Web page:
Posted by Jessica Cuthbertson on Tuesday, 04/15/2014
Last month I proctored the transitional Colorado standardized assessment (or TCAP) for what is supposed to be the last time. I watched my seventh graders tackle nine sections—3 math and 6 literacy—over the span of a two-week period. While strict proctoring guidelines prevent me from exploring the assessment myself, I was proud of the way my students handled this annual disruption to learning.
Of course, they’re trained well. For the past five years (or since my students were third graders), they’ve always taken CSAP or TCAP in the spring. The booklets, scripted directions, covered up walls, and time constraints are very familiar. So, what made this year different?
This year, aspects of the assessment made my students snicker and sneer. This year, more than any other, they saw a sharp disconnect between TCAP and the critical thinking and collaborative problem solving they do in math class; or the authentic reading and writing tasks we work on in English class.
Teachers, myself included, are using the Colorado Academic Standards (which include the Common Core for English language arts and math) as a framework for our instruction. But the assessment looked far more like the CSAP of the past, than the PARCC of the future.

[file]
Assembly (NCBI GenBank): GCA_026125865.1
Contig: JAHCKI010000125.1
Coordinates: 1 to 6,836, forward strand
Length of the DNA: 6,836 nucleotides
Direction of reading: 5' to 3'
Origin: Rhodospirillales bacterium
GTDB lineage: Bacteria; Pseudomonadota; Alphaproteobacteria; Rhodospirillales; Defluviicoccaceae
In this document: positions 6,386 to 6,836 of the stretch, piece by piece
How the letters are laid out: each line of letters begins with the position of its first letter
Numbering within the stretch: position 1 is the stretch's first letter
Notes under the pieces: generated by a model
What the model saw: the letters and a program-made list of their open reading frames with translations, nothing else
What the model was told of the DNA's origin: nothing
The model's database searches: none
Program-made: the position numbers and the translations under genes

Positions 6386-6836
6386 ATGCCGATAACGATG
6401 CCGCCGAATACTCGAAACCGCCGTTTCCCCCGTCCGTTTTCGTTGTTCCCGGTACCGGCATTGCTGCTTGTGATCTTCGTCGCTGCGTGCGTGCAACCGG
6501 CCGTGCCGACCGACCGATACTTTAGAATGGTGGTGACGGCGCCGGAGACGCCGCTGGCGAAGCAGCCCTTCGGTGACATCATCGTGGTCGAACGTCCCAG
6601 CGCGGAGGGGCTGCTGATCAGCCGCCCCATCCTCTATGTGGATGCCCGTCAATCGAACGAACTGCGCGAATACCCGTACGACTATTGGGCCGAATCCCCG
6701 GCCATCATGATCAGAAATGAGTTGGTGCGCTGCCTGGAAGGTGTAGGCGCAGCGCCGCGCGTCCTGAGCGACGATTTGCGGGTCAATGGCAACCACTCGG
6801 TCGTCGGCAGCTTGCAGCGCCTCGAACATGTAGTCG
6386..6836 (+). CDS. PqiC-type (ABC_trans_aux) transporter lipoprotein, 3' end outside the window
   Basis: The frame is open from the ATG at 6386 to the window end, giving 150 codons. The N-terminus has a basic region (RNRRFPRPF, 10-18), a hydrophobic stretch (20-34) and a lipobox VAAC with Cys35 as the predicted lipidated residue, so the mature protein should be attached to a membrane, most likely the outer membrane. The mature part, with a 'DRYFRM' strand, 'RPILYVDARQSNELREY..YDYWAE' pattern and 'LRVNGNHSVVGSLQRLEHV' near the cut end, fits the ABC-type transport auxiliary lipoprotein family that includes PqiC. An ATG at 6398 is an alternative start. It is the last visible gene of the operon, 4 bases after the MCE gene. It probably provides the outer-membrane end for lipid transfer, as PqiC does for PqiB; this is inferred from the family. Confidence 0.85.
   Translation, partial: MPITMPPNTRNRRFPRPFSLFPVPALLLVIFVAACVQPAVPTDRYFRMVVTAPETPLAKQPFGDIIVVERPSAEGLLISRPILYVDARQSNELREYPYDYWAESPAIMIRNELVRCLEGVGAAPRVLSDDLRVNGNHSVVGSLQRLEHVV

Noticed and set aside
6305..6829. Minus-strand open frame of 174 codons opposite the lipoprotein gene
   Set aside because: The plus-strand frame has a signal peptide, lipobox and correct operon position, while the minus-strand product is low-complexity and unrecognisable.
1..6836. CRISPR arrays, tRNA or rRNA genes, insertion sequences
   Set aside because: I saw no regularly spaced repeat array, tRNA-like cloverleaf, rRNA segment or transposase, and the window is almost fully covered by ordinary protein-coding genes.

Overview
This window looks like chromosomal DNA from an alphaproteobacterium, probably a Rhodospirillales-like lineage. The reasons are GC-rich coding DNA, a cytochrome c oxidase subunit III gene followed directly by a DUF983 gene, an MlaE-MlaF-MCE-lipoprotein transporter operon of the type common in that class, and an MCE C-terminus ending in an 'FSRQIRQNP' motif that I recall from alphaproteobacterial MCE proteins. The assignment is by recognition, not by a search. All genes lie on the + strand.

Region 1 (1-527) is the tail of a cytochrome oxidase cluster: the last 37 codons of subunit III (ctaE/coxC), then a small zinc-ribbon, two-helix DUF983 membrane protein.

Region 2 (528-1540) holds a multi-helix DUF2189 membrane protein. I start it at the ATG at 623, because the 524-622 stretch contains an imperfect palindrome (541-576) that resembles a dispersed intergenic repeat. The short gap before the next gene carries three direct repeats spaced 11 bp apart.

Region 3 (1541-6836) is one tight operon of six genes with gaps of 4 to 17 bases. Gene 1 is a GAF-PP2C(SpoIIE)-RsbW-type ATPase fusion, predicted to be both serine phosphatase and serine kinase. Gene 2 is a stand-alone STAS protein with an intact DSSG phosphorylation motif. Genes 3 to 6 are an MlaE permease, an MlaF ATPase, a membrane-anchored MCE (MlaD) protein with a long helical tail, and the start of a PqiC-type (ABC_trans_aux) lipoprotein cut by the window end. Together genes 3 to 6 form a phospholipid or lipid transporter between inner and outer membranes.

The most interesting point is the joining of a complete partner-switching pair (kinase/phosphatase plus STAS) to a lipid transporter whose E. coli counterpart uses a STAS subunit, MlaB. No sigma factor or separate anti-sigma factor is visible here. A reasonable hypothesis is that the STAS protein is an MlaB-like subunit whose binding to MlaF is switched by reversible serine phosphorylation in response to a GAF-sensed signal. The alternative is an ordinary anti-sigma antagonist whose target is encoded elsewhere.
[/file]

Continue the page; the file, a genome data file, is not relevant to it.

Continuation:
What do students have to say about this year’s test? This is what I overheard during a lunch break after a few days of proctoring:
· “Was that supposed to be an argument prompt? “Where’s the research?”
· “Why would they ask us to write about writing?”
· “Why would we write multiple paragraphs about THAT topic?”
· “Do you think they choose boring passages on purpose to see if they can get us to quit reading and give up?”
And my personal favorite:
· “Why don’t they let our literacy teachers create the prompts? They’d never make us do stuff that boring!!”
After they voiced frustration about the decontextualized writing prompts, I gave myself a homework assignment. I put myself in the shoes of a seventh grader and accessed a PARCC sample item on the website. This particular bank of items focused on the life and accomplishments of Amelia Earhart. Here’s what I noticed:
· The texts were interesting and I was presented with three different sources and perspectives – a brief biography, a newspaper article, and a video clip.
· The writing I was asked to compose was based on the topic I had just read about and researched. It was not a “random prompt” like the one my students described on the state test.
· The multiple-choice items demanded that I actually read, understand and think about the information being presented.
· The texts mirrored what I would see in a real social studies or literacy class.
I do not believe there is (or will ever be) a perfect standardized assessment. Nor do I believe that as a state or nation we will dump standardized testing altogether. (Although I strongly support and would love to see performance assessment movements driven by expert practitioners go viral!)
But in the meantime, as a teacher teaching in the reality of high stakes testing, I want the best possible standardized assessment for my students. Our current state test isn’t cutting it. PARCC is one giant leap forward. I hope Colorado doesn’t let perfect (or worse, politics) get in the way of significantly better. We cannot afford to waste our students’ time on assessments that aren’t aligned to the standards we are using to teach them.